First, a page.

Thursday, September 20, 2012

Movie Review: Cowboys & Aliens

Cowboys & Aliens (2011) directed by Jon Favreau

MPAA rating

PG-13 for intense sequences of western and sci-fi action and violence, some partial nudity and a brief crude reference. 

ZPAA rating

Young teens and up

Gore level

3 out of 10--not much human blood in this one, though there are some wounds; the aliens have the most bodily fluid (kinda greenish) flying around; some aliens perform experiments on humans that are messy and intense.

Other offensive content

One naked woman, but nothing explicit is seen (she walks away from camera and all you see is her back); some mild swearing and profanity; some drinking (it's the old West, after all); lots of shootouts and fights though not too gory.

How much zombie mythology/content

No zombies here, just aliens.

How much fun

There are some funny lines like in any movie. It's more sci fi action/adventure and is fun enough in that way.

Synopsis & Review

A man wakes up in the deserts of Arizona with no memories of who he is. He has a funny gizmo wrapped around his wrist. Three guys ride up and assume he's wanted for a bounty, so they try to take him. He beats and kills them all, takes some guns and better clothes, and heads into town. In the town of Absolution, he is patched up by the local preacher (who also packs a rifle). The preacher gives the amnesiac some advice: The good Lord don't care about what you did in the past, it's what you do now that's important. The man winds up in a confrontation with the son of the local cattle baron which lands both of them in jail. Before the sheriff can take them to the U.S. Marshall, the town is attacked at night by strange lights from the sky--ships that capture a bunch of the locals, including the cattle baron's son. Luckily, the gizmo activates when the alien ships arrive and the man shoots one ship out of the sky with it (regular bullets do nothing). The pilot escapes, leaving a trail of inhuman footprints for the posse to follow.

The movie has great production values. Southwest America looks great and the aliens are seamlessly integrated into the visuals, making the movie a treat for the eyes. The aliens are a bit of a PG-version of the alien from the Alien franchise, though they are scary enough for this film. The one misstep production-wise was an explosion that looked a little too much like the space shuttle Challenger exploding. It was a bit of a shock though it must be unintentional.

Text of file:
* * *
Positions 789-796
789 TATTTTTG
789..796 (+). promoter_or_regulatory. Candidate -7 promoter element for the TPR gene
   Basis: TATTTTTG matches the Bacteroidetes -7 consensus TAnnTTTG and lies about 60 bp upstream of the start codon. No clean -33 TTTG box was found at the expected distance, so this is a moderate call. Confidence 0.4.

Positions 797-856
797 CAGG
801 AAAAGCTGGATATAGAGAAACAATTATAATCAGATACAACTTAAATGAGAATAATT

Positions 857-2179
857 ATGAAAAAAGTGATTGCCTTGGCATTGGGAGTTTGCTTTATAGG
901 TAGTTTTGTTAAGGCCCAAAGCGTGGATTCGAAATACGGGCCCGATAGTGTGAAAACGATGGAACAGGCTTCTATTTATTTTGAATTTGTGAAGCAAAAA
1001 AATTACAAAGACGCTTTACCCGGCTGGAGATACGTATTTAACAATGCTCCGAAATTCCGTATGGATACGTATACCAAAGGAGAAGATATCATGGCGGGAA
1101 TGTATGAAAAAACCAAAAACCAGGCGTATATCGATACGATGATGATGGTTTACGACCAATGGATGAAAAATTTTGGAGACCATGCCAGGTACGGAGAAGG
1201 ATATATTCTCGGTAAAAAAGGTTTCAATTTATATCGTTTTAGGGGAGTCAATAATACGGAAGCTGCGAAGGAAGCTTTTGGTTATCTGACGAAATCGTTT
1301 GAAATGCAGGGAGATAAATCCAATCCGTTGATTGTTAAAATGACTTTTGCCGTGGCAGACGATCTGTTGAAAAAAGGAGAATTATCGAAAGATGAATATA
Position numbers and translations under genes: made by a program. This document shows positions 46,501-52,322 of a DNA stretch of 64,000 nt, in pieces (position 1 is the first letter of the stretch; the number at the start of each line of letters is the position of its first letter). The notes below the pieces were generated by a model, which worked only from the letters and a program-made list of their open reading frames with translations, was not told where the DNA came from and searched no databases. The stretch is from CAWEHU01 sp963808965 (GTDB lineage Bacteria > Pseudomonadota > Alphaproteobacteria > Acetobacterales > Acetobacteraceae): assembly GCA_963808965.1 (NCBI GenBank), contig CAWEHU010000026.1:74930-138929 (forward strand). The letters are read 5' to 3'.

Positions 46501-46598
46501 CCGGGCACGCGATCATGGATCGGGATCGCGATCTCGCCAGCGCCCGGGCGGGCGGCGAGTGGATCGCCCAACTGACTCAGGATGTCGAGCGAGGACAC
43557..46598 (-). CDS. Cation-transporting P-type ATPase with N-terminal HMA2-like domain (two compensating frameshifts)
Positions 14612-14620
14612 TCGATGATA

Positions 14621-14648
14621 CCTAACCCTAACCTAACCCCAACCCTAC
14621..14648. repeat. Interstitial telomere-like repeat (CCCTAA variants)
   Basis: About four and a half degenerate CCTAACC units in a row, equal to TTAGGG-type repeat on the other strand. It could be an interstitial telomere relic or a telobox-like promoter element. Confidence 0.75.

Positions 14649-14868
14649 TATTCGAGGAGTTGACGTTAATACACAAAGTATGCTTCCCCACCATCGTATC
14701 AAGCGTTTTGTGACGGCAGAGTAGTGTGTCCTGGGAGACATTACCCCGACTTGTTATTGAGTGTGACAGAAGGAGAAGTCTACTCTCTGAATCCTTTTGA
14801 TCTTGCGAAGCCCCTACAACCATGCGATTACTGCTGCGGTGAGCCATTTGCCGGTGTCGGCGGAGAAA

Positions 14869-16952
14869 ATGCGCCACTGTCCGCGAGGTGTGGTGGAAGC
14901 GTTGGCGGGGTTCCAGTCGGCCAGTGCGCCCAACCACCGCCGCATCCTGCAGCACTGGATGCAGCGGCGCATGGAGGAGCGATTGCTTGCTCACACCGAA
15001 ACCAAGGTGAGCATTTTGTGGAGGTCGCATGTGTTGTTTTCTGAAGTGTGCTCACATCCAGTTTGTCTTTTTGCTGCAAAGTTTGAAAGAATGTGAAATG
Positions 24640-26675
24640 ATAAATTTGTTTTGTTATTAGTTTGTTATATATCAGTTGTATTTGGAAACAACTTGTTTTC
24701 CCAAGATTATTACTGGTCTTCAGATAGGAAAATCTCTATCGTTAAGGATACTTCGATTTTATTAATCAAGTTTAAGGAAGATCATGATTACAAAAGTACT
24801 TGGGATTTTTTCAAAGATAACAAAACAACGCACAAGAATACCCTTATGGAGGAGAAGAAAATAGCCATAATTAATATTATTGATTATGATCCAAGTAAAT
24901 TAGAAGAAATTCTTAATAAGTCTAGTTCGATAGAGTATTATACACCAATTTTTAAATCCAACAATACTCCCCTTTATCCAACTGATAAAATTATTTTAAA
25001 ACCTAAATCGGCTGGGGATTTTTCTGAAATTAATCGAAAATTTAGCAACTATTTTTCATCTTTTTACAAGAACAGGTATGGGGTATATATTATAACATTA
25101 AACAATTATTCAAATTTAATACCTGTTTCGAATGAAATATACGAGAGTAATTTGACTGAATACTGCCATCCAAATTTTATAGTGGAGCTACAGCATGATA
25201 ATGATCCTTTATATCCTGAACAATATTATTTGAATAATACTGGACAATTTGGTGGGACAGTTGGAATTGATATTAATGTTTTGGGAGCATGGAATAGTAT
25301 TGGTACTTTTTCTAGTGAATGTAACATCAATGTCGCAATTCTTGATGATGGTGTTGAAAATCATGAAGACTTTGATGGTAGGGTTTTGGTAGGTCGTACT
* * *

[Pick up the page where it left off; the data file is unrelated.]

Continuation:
The tone of the movie was a bit off for me. I expected a movie with the title "Cowboys & Aliens" to have a lighter, more comic tone. There are funny lines and occasional humorous moments, but mostly it's played as a straight drama. That'd be okay but I didn't find the back stories of the amnesiac or the cattle baron very interesting or their characters sympathetic. Rooting for them was a little hard since I didn't care that much, even though they were played well enough by Daniel Craig and Harrison Ford. The theme of redemption is touched on throughout the film but I did not find it very convincing at the end.

Maybe the problem is the genre-mash-up aspect of the film. The high water mark for genre-mash-up has to be Crouching Tiger, Hidden Dragon, which combines a period drama with a kung fu flick with a romance with a mystery. The big difference between Crouching Tiger and Cowboys is the starting point. Crouching Tiger starts with a great story that spills over into all these other genres, like a rosebud unfurling its petals. Cowboys seems like a bunch of people took all these cool petals and tried to put a flower together. The credits show seven different writers and seventeen producers, co-producers, and executive producers. The compelling, central story just isn't there or it got lost in a long line of people trying to shape it just right. A lot of neat ideas are in the film but they don't quite make a cohesive whole.

Cowboys is entertaining enough for a rainy day. If I ran across it while channel surfing I might watch a bit but it wouldn't keep me on the channel.

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